Stalking is a pattern of unwanted and obsessive attention, manifested through repeated and intrusive behaviors, which instill fear, anxiety, or distress in the targeted individual. These behaviors may include following, monitoring, persistent communication, and other actions that invade the person’s privacy and compromise their sense of safety. Stalking can occur both in physical spaces and online, constituting a form of harassment with the potential to cause severe emotional, psychological, and sometimes physical harm to the victim.


Stalking can take various forms, and it is often categorized based on the nature of the behaviors exhibited by the perpetrator. Here are some common types of stalking:

1. Physical Stalking:

Involves the stalker physically following the victim.

Includes loitering near the victim’s home, workplace, or other frequented locations.

2. Cyberstalking

Occurs through electronic communication and online platforms.

Involves sending threatening emails, messages, or engaging in other forms of online harassment.

May include the unauthorized monitoring of the victim’s online activities.

3. Voyeuristic Stalking

Involves covertly observing or photographing the victim without their knowledge or consent.

May extend to the use of hidden cameras or other surveillance methods to invade the victim’s privacy.

4. Erotomania or Delusional Stalking:

– Characterized by a delusional belief that the stalker and the victim are in a romantic relationship, even when there is no actual connection.

– The stalker may believe that the victim reciprocates their feelings despite evidence to the contrary.

5. Celebrity Stalking:

– Involves an individual obsessively pursuing a celebrity.

– The stalker may attempt to make unwanted contact, send gifts, or engage in other intrusive behaviors.

6. Political Stalking:

– Targets individuals involved in politics or public service.

– The stalker may engage in harassment to express disagreement or dissatisfaction with the victim’s political views or actions.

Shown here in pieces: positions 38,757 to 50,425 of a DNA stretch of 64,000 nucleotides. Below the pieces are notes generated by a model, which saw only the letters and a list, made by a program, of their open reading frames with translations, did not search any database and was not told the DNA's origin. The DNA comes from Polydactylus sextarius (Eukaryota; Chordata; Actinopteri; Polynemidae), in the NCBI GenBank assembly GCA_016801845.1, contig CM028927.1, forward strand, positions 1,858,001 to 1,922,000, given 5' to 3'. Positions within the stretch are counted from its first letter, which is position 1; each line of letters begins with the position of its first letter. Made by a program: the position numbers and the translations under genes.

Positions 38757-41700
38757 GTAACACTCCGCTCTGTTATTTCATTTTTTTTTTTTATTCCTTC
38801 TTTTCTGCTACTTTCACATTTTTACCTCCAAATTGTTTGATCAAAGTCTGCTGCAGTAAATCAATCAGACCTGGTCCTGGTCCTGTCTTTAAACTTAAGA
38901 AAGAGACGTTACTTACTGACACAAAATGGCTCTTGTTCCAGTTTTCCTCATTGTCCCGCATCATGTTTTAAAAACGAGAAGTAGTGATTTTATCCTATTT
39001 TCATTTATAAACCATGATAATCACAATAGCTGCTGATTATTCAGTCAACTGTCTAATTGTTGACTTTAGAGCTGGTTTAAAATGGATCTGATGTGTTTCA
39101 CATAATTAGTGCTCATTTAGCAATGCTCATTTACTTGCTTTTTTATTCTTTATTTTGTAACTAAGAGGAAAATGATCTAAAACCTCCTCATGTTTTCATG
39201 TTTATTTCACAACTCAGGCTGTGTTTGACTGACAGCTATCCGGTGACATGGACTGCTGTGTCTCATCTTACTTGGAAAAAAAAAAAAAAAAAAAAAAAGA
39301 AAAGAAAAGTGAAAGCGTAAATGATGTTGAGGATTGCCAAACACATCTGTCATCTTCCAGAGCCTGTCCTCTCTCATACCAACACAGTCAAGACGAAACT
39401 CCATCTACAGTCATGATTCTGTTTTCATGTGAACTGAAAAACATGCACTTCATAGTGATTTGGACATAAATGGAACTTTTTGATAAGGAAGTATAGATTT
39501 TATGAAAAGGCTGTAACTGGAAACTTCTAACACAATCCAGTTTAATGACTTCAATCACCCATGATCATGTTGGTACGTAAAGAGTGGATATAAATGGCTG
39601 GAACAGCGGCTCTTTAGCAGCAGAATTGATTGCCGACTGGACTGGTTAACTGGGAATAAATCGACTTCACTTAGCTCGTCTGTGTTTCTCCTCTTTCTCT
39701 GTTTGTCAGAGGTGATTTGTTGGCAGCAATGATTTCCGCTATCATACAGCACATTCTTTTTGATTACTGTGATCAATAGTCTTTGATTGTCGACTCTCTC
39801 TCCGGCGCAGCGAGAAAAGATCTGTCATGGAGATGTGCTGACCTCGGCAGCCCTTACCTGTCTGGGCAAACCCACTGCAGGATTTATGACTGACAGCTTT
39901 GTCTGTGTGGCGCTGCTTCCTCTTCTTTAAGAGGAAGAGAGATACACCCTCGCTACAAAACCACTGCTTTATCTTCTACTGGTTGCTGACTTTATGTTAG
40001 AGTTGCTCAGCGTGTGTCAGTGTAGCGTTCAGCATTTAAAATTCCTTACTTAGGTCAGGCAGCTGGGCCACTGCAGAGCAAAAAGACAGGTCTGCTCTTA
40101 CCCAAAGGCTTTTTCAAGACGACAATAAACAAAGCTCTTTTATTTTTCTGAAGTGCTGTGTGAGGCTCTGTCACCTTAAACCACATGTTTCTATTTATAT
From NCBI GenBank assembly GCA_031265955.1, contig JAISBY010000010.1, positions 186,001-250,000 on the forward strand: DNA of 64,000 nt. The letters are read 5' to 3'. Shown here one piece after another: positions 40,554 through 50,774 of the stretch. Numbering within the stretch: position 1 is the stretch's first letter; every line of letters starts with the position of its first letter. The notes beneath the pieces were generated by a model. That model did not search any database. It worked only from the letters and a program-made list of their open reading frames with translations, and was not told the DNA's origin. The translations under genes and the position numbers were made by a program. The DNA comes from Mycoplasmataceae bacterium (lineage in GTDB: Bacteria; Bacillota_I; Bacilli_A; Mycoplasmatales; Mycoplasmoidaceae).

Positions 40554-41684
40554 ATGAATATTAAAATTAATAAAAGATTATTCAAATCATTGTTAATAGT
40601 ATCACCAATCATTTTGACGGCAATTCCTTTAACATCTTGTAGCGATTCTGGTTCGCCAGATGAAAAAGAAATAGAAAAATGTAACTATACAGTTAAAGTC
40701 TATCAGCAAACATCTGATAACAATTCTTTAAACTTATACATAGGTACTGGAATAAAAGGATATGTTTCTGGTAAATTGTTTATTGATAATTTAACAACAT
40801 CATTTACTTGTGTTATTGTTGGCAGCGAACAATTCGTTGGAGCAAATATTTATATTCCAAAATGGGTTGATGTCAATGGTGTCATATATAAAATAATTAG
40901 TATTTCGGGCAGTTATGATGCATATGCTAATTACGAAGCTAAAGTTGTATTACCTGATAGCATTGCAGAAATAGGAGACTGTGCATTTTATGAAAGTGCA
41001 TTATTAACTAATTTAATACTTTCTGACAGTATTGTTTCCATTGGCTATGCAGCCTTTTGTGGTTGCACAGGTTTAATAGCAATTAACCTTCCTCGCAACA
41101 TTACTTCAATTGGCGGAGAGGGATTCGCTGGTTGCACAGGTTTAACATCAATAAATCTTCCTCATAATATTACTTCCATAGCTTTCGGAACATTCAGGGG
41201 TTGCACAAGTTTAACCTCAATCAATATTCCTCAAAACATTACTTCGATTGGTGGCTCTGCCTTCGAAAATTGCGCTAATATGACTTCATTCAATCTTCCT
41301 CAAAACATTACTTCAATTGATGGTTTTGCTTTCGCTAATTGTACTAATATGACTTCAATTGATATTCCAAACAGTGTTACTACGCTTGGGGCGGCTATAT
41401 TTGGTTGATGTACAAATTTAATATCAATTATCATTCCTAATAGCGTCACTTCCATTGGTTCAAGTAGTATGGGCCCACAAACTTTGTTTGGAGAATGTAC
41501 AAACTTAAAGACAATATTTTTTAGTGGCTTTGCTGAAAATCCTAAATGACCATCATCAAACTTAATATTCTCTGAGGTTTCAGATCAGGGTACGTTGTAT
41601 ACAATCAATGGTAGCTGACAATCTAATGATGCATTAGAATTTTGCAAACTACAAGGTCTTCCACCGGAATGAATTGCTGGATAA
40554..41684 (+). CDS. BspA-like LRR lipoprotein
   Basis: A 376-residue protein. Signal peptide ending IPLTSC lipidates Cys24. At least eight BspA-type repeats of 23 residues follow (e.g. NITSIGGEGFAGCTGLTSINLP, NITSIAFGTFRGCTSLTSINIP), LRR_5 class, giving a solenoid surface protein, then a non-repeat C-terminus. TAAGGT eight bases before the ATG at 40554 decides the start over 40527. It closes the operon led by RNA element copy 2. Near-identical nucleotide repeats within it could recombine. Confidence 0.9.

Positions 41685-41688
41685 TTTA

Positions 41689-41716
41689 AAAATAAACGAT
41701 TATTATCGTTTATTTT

7. Corporate Stalking:

Targets individuals associated with a particular company or organization.

The stalker may be a disgruntled employee, competitor, or someone with a personal vendetta against the organization.

8. Intimate Partner Stalking:

Occurs within the context of a past or current intimate relationship.

The stalker may use stalking behaviors to control, intimidate, or exert power over their partner.

9. Revenge Stalking

Aims to retaliate against the victim for perceived wrongs or grievances.

The stalker may seek revenge for a real or imagined injustice.

10.Serial Stalking:

Involves a pattern of stalking behavior targeting multiple individuals over time.

The stalker may exhibit similar patterns of harassment across different victims.

Legal Framework:

India has recognized the severity of stalking, leading to the incorporation of anti-stalking provisions in the legal framework. The Criminal Law (Amendment) Act, 2013, introduced Section 354D in the Indian Penal Code (IPC), which specifically addresses the offense of stalking. Despite these legal provisions, the underreporting of stalking cases remains a significant challenge, primarily due to societal stigmas, fear of reprisal, and a lack of faith in the judicial system.


Stalking in India is a complex and multifaceted problem that demands concerted efforts from law enforcement, policymakers, and society at large. The legal framework is in place, but its effectiveness hinges on proactive implementation, while public awareness and support systems are critical for breaking the silence surrounding stalking. As the nation progresses, addressing and eradicating stalking should be a priority to ensure the safety and well-being of individuals across the country.

Written by Adv Abhishek Chauhan

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